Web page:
Here we have the bulk of the first set all primed, using a white/black mix of all purpose acrylics. I like the lighter color, and tending closer to just using pure white, or some type of off white for a primer. I should look into finding a good premix. The lighter shade helps bring out subtle details and the consistency is good too. It seems to really give a good grip for future layers of paint, even the flimsiest thin metallics. When applying the coats of paint, I would go though an assembly line method. I would pick my color, and the brush I planned to use, then go through the miniatures one by one, applying that color where needed. If I was on a roll, I might have a spread of shades of that color, and just dab amongst them as I was going, doing a quick mix on the tip of my brush. It can get muddy with too much mixing.
My four dwarves, these chaps are a favorite. Sorry about the terrible focus. I will get better for their final shots, I promise. And that is only a few steps away. The drummer is great, a whole character concept. I am going to use these four dwarves as the Bronzebottom Brothers, a family of dwarven merchants known to the heroes of my campaign game, D Erte. They were ripped from a podcast game with Chris Perkins, and from a Dragon article about a similar set of dwarven brothers. I dont know where these miniatures came from. They were a very dull gray, almost like they were pre-primed. They have great details, and I love the non-traditional use of spears, it gives them an old-school wargame look, like they are a unit of dwarven spearmen, with drummer.
The ladies. The hair looks pretty bad now, but I am hoping with a good wash and some highlights, it will really draw the color out, nothing I can do about the style though. I think I am going to give the red head on the left a crimson unitard. There is a propensity to show plenty of midriff in these and mot minis. I have found, through play, that it is often the male players drawn to the bare-assed midriff showing harlots for their player characters rather than the women role players. For this reason, I try to show to paint the women in as appropriate attire as possible. To be fair, when I am reaching for a lady villain miniature, my fingers are drawn to the same bare-assed harlots. And as a dm with more ladies at the table than men, I can attest that this kind of stuff can become important. Bottom line: provide mix of slatern doxies and noble dames, and my own favorite mix, the slummin’ princess.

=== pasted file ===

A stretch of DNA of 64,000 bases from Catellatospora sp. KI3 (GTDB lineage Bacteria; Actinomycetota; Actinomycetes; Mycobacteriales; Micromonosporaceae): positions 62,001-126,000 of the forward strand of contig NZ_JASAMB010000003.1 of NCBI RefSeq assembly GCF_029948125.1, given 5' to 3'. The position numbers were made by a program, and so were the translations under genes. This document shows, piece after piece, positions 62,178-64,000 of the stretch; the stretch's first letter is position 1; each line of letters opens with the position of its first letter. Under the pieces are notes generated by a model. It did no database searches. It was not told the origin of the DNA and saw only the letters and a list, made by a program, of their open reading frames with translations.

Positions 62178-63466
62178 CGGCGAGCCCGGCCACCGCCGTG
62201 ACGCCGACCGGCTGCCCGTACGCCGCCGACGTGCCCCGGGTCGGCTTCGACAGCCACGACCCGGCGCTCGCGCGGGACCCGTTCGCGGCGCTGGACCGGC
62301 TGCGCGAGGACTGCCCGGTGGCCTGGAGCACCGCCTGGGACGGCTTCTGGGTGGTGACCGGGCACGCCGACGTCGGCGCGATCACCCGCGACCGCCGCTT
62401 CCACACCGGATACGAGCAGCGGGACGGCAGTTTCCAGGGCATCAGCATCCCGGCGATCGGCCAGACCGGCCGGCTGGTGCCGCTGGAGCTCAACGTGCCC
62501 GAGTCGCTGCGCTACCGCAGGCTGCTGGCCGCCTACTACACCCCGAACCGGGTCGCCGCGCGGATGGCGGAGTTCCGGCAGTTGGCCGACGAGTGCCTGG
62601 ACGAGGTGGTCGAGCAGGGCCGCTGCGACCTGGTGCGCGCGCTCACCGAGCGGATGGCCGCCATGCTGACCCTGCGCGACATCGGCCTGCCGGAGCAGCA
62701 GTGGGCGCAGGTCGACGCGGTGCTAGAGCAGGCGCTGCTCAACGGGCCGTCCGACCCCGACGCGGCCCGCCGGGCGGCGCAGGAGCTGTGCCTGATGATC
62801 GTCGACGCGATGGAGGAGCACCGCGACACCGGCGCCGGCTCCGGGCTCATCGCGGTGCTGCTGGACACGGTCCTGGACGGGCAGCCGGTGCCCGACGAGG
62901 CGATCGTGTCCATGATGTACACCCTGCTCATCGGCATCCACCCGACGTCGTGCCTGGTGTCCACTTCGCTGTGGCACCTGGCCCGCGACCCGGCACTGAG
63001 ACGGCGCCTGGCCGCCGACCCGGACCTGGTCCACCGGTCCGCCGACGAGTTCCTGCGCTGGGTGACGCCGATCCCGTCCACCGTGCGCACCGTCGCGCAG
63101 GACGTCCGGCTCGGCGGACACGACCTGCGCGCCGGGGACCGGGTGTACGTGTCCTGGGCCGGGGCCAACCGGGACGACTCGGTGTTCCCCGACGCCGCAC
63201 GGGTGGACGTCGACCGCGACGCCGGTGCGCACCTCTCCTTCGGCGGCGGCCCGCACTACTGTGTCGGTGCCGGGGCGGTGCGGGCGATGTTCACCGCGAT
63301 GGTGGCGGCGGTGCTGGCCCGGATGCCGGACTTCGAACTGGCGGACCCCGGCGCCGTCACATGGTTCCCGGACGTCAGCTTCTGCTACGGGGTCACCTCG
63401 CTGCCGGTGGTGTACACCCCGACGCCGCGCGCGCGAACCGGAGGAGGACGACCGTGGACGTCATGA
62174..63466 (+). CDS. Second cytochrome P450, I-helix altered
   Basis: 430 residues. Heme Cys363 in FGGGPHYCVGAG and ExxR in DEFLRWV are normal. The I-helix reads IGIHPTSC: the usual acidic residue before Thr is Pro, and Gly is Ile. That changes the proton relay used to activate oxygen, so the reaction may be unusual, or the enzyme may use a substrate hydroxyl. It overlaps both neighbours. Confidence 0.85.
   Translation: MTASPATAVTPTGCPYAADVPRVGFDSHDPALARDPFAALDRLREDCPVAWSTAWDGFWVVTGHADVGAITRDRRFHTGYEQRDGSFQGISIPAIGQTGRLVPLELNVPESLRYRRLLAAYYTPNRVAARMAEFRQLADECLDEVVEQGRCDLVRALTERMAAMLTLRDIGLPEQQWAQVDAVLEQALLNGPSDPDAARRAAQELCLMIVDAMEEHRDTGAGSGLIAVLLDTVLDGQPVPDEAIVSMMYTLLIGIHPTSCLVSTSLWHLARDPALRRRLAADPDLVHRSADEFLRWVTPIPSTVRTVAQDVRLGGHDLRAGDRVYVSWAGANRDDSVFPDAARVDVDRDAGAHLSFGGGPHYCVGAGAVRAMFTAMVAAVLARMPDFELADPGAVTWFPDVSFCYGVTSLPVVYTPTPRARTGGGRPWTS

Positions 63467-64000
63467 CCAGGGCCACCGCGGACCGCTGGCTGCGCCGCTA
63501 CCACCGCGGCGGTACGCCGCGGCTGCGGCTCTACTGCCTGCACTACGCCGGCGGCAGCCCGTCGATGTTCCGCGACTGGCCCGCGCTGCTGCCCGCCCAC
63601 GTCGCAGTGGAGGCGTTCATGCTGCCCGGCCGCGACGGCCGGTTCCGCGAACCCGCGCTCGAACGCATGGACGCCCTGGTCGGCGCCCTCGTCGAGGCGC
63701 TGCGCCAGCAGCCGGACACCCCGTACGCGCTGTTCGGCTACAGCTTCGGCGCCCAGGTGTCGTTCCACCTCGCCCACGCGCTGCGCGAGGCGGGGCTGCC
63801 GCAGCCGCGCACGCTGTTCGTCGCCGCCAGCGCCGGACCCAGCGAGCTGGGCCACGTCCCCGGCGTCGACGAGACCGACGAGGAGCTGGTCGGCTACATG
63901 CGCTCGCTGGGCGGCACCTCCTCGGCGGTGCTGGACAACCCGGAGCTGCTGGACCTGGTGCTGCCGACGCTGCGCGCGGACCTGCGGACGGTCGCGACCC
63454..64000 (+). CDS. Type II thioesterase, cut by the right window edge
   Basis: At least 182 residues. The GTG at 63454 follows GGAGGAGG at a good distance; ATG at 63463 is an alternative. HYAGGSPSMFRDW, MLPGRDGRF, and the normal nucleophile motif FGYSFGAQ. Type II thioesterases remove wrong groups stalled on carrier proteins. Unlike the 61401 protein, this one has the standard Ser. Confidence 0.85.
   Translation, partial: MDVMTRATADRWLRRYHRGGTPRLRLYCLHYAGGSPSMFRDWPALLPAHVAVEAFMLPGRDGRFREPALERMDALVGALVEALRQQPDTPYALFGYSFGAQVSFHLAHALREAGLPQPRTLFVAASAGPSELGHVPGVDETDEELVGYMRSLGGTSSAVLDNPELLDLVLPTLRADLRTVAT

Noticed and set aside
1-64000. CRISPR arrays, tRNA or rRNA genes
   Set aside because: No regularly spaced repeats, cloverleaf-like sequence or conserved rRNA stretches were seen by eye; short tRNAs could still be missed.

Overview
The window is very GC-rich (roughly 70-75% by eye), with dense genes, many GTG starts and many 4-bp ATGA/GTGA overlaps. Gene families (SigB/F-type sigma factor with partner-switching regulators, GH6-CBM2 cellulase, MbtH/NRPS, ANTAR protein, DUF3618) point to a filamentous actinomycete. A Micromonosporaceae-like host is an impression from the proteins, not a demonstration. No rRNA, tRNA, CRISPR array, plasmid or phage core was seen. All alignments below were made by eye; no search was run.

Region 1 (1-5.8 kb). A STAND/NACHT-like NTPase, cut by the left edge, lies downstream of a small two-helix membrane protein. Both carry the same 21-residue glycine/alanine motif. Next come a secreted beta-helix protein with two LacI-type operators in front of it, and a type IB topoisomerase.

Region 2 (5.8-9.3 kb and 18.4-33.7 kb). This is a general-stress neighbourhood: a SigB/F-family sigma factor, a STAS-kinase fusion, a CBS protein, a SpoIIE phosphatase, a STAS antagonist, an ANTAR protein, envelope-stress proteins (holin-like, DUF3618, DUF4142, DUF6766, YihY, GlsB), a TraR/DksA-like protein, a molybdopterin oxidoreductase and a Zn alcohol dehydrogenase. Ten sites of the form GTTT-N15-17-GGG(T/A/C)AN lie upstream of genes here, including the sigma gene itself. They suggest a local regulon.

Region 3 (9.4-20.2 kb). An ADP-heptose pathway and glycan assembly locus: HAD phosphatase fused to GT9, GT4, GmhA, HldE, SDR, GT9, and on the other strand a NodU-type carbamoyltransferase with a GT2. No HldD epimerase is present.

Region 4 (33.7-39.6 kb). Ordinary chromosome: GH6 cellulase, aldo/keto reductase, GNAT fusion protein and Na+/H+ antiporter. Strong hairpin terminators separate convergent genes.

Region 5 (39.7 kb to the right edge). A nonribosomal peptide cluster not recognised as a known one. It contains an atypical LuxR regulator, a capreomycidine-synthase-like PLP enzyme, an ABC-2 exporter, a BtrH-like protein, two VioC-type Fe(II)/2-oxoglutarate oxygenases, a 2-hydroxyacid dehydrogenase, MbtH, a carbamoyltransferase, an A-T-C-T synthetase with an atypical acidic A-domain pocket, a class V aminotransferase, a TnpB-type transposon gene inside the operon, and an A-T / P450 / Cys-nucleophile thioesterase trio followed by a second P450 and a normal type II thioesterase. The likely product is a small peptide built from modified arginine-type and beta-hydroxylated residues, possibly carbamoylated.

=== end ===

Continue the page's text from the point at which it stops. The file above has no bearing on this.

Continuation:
Here we have a few mighty heroes of the set, a brawny warrior, a wily magic user, and the lone member of the light elf infantry. I love conan, he is perfect in every way except that he does not wield or carry a broadsword. I must somehow rectify this, perhaps Gorilla glue willhelp me out here too. The wizard spell is my favorite. I intend to shade and highlight the hell out of that demonic summoning. Im mixed about the elf. He looks blah, I wonder about metallizing the green armour. Maybe I am metallic-crazy. The green armor seem rather heavy and yet weak, He needs work. perhaps the miracles of dry rushing will bring his inner infantryman to the fore. But dont expect miracles, as Im really not very good. See above, or below for proof of that.
Blazing skeletons, no, the bohemian halbardier wields a halberd, or possibly a voulge-guisarme. Here are a few loose ends. Two of which come from Ravenloft, finally got around to painting them. I am really happy with the dragonborn, although I cant say I really get the pose. Mid leap, perhaps. I am also happy with the flaming skeleton. Finding some way to keep the blue translucence was a challenge, and I think it does well.
I will end this post with a mystery. I am unable to tell what type of dragon this is supposed to represent. I am almost convinced its a gold or platinum, except for the evil glare. Maybe it actually is meant to be blue, though it is missing the distinctive snout-horn. If I had to guess, I would go with a black, with non-traditional backwards-pointing horns. They might be tied-back.